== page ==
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No. 075 [from The Spectator]
by [?]

No. 75
Saturday, May 26, 1711.

‘Omnis Aristippum decuit color, et status, et res.’

Hor.

It was with some Mortification that I suffered the Raillery of a Fine Lady of my Acquaintance, for calling, in one of my Papers, Dorimant a Clown. She was so unmerciful as to take Advantage of my invincible Taciturnity, and on that occasion, with great Freedom to consider the Air, the Height, the Face, the Gesture of him who could pretend to judge so arrogantly of Gallantry. She is full of Motion, Janty and lively in her Impertinence, and one of those that commonly pass, among the Ignorant, for Persons who have a great deal of Humour. She had the Play of Sir Fopling in her Hand, and after she had said it was happy for her there was not so charming a Creature as Dorimant now living, she began with a Theatrical Air and Tone of Voice to Read, by way of Triumph over me, some of his Speeches. ‘Tis she, that lovely Hair, that easy Shape, those wanton Eyes, and all those melting Charms about her Mouth, which Medley spoke of; I’ll follow the Lottery, and put in for a Prize with my Friend Bellair.

In Love the Victors from the Vanquish’d fly;
They fly that wound, and they pursue that dye,

Then turning over the Leaves, she reads alternately, and speaks,

And you and Loveit to her Cost shall find
I fathom all the Depths of Womankind.

Oh the Fine Gentleman! But here, continues she, is the Passage I admire most, where he begins to Teize Loveit, and mimick Sir Fopling: Oh the pretty Satyr, in his resolving to be a Coxcomb to please, since Noise and Nonsense have such powerful Charms!

I, that I may Successful prove,
Transform my self to what you love.

Then how like a Man of the Town, so Wild and Gay is that

The Wife will find a Diff’rence in our Fate,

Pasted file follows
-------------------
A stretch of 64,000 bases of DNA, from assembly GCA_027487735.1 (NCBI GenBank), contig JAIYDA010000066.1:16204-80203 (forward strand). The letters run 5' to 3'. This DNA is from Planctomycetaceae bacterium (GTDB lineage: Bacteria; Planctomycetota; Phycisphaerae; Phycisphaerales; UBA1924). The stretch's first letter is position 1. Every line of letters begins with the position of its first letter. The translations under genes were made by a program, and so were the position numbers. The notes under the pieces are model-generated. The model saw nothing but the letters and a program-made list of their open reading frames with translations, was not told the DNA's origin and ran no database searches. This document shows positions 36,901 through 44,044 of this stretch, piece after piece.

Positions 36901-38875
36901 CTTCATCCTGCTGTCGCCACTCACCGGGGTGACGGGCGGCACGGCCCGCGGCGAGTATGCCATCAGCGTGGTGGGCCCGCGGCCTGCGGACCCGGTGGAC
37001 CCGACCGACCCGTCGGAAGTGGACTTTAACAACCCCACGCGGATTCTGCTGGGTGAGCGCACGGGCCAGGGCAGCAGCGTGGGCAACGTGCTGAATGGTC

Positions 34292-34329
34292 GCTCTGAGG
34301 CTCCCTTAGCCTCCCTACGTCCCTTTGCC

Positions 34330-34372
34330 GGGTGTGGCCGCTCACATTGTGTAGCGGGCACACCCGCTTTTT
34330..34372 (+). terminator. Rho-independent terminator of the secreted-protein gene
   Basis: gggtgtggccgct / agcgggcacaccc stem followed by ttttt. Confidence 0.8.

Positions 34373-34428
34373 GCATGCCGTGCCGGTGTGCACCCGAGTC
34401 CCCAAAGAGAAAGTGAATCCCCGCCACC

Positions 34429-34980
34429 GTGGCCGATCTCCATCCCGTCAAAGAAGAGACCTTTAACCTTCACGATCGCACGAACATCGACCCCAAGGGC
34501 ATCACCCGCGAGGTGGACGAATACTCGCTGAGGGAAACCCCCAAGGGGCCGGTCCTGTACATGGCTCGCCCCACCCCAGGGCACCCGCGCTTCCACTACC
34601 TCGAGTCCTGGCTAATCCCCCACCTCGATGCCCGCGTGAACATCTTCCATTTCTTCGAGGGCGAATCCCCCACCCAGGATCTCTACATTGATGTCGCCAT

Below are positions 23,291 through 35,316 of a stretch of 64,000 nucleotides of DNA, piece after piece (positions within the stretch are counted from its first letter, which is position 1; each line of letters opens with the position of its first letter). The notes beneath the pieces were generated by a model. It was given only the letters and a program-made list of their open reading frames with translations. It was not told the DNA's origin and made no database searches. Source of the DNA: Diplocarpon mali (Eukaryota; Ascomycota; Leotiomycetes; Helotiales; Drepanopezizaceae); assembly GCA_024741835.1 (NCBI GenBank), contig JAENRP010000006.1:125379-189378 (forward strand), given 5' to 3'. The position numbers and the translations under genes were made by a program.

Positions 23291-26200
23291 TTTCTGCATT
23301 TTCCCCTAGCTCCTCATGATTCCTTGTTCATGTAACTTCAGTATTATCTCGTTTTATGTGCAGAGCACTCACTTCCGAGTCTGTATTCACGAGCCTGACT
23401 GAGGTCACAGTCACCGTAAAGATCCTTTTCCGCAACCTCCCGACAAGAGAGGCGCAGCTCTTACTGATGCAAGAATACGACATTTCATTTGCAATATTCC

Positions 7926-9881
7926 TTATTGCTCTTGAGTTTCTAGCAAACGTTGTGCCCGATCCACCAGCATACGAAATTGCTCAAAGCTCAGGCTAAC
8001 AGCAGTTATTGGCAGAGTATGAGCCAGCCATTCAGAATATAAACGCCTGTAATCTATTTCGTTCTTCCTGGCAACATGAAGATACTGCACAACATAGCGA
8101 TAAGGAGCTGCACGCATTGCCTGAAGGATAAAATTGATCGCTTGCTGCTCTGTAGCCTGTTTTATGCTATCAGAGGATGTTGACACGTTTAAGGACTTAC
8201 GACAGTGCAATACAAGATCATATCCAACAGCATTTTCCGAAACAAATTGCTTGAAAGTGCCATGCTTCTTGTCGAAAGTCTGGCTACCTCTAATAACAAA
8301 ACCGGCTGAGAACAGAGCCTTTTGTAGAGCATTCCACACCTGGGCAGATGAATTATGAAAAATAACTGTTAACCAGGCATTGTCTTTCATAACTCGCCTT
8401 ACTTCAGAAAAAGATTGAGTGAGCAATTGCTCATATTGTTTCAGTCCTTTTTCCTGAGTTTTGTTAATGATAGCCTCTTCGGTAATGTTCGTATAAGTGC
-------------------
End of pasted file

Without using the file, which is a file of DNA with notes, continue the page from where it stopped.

You wed a Woman, I a good Estate.

It would have been a very wild Endeavour for a Man of my Temper to offer any Opposition to so nimble a Speaker as my Fair Enemy is; but her Discourse gave me very many Reflections, when I had left her Company. Among others, I could not but consider, with some Attention, the false Impressions the generality (the Fair Sex more especially) have of what should be intended, when they say a Fine Gentleman; and could not help revolving that Subject in my Thoughts, and settling, as it were, an Idea of that Character in my own Imagination.

No Man ought to have the Esteem of the rest of the World, for any Actions which are disagreeable to those Maxims which prevail, as the Standards of Behaviour, in the Country wherein he lives. What is opposite to the eternal Rules of Reason and good Sense, must be excluded from any Place in the Carriage of a Well-bred Man. I did not, I confess, explain myself enough on this Subject, when I called Dorimant a Clown, and made it an Instance of it, that he called the Orange Wench, Double Tripe: I should have shewed, that Humanity obliges a Gentleman to give no Part of Humankind Reproach, for what they, whom they Reproach, may possibly have in Common with the most Virtuous and Worthy amongst us. When a Gentleman speaks Coarsly, he has dressed himself Clean to no purpose: The Cloathing of our Minds certainly ought to be regarded before that of our Bodies. To betray in a Man’s Talk a corrupted Imagination, is a much greater Offence against the Conversation of Gentlemen, than any Negligence of Dress imaginable. But this Sense of the Matter is so far from being received among People even of Condition, that Vocifer passes for a fine Gentleman. He is Loud, Haughty, Gentle, Soft, Lewd, and Obsequious by turns, just as a little Understanding and great Impudence prompt him at the present Moment. He passes among the silly Part of our Women for a Man of Wit, because he is generally in Doubt. He contradicts with a Shrug, and confutes with a certain Sufficiency, in professing such and such a Thing is above his Capacity. What makes his Character the pleasanter is, that he is a professed Deluder of Women; and because the empty Coxcomb has no Regard to any thing that is of it self Sacred and Inviolable, I have heard an unmarried Lady of Fortune say, It is pity so fine a Gentleman as Vocifer is so great an Atheist. The Crowds of such inconsiderable Creatures that infest all Places of Assembling, every Reader will have in his Eye from his own Observation; but would it not be worth considering what sort of Figure a Man who formed himself upon those Principles among us, which are agreeable to the Dictates of Honour and Religion, would make in the familiar and ordinary Occurrences of Life?